Bicentennial Snapshot # 28 – Jerome Combs, The Cobblestone Baseball Catcher

Jerome Combs from RGE news September 1938
Jerome Combs from RGE news September 1938

This week we introduce you to Jerome Combs, the cobblestone baseball player. Did you know that some baseball players would use cobblestones as baseballs?

Well, one player could catch cobblestones and played for the North Parma baseball team and practiced catching them, which people said could not be done.

This snapshot is dedicated to the late Tom Sawnor (1961-2021). We appreciated Tom’s contributions to the Greece Historical Society and Museum. We will miss him and may his love for sports live on.

Jerome A. Combs was born on September 12, 1861, to Lewis Combs and Sarah Anne Combs. His parents moved from the town of Middlesex, in Middlesex County, New Jersey, to North Greece, in Monroe County, New York around 1840 to 1850 based on census data dated 1855 for Lewis A. Combs. The birth of Lewis Combs’s first son born in 1855 in North Greece, coincided with Doctor Abdiel Bliss Carpenter living in the area as well. Dr. Carpenter may have been the doctor who helped Sarah Anne Combs deliver both Jerome A. Combs in 1861 and his brother Lewis A. Combs in 1855, or more likely it was his son, Dr. Abdiel Milton Carpenter.

Map of North Greece 1872
Map of North Greece 1872
Jerome A Combs property in 1902 North Greece
Jerome A Combs property in 1902 North Greece

Lewis Combs owned two businesses and had a reasonable sized farm as well. The first one was the Blacksmith and Carriage shop where the North Greece Fire Department started in 1922 at the northeast corner of Latta and North Greece Road. The second business was a butter churn factory. He had a truck farm as well. His sons Lewis and Jerome helped worked the farm when they came of age. Both Combs boys went to School Number 6 on College Ave. Combs’s Truck Farm would take fruits and vegetables to local wholesalers or the Rochester Public Market in the city. They would load the truck or horse and wagon and be on the way by 4 am to the public market and would spend a good portion of the day selling what products they had from the wagon or truck depending on the day of the week. Some of the Combs’s fruits and vegetables may have been sold to H.C. Phelps General Store, Wagg’s General store on Lake Ave, or Anderson’s General store at Ridge and Greece Center Road (otherwise known as Long Pond Road). Also, the Larkin Hotel may have bought produce from the Combs to serve at meals for patrons at the hotel.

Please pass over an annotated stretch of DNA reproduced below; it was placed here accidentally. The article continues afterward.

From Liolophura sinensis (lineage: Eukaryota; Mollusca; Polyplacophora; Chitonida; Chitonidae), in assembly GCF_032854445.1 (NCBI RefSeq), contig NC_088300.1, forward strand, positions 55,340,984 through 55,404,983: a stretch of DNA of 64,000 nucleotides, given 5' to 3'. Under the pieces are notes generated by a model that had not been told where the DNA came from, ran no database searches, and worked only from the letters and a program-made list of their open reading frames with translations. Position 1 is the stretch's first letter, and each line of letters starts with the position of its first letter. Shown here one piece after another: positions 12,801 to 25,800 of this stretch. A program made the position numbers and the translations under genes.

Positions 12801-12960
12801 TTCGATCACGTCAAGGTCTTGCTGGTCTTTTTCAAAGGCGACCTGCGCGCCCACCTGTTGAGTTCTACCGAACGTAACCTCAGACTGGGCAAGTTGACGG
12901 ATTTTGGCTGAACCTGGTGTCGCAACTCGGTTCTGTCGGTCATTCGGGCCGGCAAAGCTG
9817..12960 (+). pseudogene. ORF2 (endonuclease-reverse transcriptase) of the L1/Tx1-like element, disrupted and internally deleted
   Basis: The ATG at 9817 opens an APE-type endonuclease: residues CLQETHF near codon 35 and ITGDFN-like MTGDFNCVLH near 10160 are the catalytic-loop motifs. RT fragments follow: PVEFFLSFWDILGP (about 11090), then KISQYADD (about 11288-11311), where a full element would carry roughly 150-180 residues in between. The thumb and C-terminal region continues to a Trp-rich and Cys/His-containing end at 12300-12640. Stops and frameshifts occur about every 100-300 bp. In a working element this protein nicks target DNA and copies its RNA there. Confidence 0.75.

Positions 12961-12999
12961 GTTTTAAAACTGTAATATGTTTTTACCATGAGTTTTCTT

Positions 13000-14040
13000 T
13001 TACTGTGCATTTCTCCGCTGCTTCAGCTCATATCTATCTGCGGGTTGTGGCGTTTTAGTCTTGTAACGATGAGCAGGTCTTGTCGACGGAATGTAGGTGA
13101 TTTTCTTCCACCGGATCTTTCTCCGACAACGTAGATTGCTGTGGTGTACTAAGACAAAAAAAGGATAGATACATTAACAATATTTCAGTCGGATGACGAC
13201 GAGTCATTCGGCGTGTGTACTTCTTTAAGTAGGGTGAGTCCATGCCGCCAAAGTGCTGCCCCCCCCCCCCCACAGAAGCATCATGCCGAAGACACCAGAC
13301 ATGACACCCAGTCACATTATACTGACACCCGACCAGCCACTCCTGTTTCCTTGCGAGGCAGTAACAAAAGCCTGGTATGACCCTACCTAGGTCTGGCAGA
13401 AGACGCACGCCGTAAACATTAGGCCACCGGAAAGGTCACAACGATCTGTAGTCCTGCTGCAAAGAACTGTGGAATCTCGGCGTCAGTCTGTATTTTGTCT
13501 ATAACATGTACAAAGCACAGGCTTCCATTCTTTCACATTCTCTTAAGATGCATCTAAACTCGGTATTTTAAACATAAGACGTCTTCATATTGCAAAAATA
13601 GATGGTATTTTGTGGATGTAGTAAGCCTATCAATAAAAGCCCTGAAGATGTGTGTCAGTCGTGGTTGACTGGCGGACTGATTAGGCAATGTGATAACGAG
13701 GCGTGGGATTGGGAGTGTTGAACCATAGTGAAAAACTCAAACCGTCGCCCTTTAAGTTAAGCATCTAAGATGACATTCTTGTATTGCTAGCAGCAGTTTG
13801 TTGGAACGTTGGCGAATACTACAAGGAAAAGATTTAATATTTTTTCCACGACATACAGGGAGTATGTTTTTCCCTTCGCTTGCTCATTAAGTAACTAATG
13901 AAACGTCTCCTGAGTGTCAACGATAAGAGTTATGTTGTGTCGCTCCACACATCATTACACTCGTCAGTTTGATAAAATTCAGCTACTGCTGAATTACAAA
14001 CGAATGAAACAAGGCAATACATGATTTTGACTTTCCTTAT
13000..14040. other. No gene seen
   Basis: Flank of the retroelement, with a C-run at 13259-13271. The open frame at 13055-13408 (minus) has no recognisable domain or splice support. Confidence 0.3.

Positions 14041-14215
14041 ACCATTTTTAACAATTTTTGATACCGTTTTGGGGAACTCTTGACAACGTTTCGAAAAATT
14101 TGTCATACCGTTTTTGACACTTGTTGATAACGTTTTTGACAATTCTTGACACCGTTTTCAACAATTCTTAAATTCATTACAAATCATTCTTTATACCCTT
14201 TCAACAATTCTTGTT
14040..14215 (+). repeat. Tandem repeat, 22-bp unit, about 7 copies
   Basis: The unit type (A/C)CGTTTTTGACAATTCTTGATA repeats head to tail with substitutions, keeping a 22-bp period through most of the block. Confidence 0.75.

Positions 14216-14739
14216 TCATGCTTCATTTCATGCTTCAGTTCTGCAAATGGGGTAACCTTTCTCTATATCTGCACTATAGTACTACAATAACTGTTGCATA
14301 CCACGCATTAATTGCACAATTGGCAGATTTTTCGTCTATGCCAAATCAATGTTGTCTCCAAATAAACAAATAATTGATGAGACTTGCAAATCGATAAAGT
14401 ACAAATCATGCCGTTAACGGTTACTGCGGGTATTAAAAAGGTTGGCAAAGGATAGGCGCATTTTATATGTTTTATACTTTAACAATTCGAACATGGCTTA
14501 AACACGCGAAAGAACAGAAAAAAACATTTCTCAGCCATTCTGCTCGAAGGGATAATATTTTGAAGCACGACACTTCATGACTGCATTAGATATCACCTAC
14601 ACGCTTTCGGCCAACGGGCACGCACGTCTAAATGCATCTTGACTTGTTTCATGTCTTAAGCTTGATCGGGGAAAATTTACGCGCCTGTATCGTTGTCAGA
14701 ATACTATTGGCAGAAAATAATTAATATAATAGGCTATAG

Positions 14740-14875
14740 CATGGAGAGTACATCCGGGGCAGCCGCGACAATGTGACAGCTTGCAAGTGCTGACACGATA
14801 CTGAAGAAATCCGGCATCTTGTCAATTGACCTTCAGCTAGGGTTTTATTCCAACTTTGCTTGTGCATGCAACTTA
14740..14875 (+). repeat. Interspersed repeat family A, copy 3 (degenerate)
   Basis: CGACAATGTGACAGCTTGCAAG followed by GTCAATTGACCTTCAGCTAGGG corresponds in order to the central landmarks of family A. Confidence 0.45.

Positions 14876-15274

1954 Town Seal on the Town Flag
1954 Town Seal on the Town Flag
N Greece Fire House 1926
N Greece Fire House 1926
Directory of the Clio Lodge, 1927, from hipstamp.com
Directory of the Clio Lodge, 1927, from hipstamp.com

Jerome Combs was the town assessor for twelve years, and he was a volunteer with North Greece Fire Department for twenty years. Jerome Combs was one of the founding members of the North Greece Fire Department. He was a member of Clio Masonic Lodge in the village of Hilton once called North Parma.

North Parma Baseball Team, Jerome Combs is seated in on the left in the first row,  from RGE News September 1938
North Parma Baseball Team, Jerome Combs is seated on the left in the first row, from RGE News September 1938

But in the late 1880s and the early 1890s, Jerome Combs was the star catcher for North Parma’s semi-professional baseball team. In the team picture attached to the left here, Jerome Combs is seated in on the left in the first row. He propelled them through long winning streaks. But what was more interesting and made him legendary in the semi-pro leagues was his unique ability… What might that be? Was it his hitting stances? Was it his ability to communicate his signals to the pitcher?

cobblestone baseball
cobblestone used as a baseball
1887 Baseball Card from "The Baseball Glove Comes to Baseball, 1875," www.eyewitnesstohistory.com
1887 Baseball Card from “The Baseball Glove Comes to Baseball, 1875,” www.eyewitnesstohistory.com

It was none of those. It was his ability to catch barehanded. Jerome would catch either baseballs or cobblestones (that were used as baseballs when no baseballs were available to use) with his bare hands. Seen here is an 1891 catcher’s mitt vs. a modern catcher’s mitt; look at how different they are in terms of how the glove sits on the hand and how the ball rests in the pocket of a modern baseball glove.

E. H. Decker's GATGHERS GLOVE
E. H. Decker’s Catcher’s GLOVE
Wilson A2000 2021 1790SS 34″ Catcher’s Mitt

If you want to learn more about the evaluation of catcher equipment can be found on the Society for American Baseball Research (SABR) website. https://sabr.org/journal/article/the-evolution-of-catchers-equipment/

Jerome would catch baseballs thrown as far as 150 feet and as close as 3 feet, but for the pitching distance, it was 50 feet. One of Jerome’s quotes from the days he played baseball was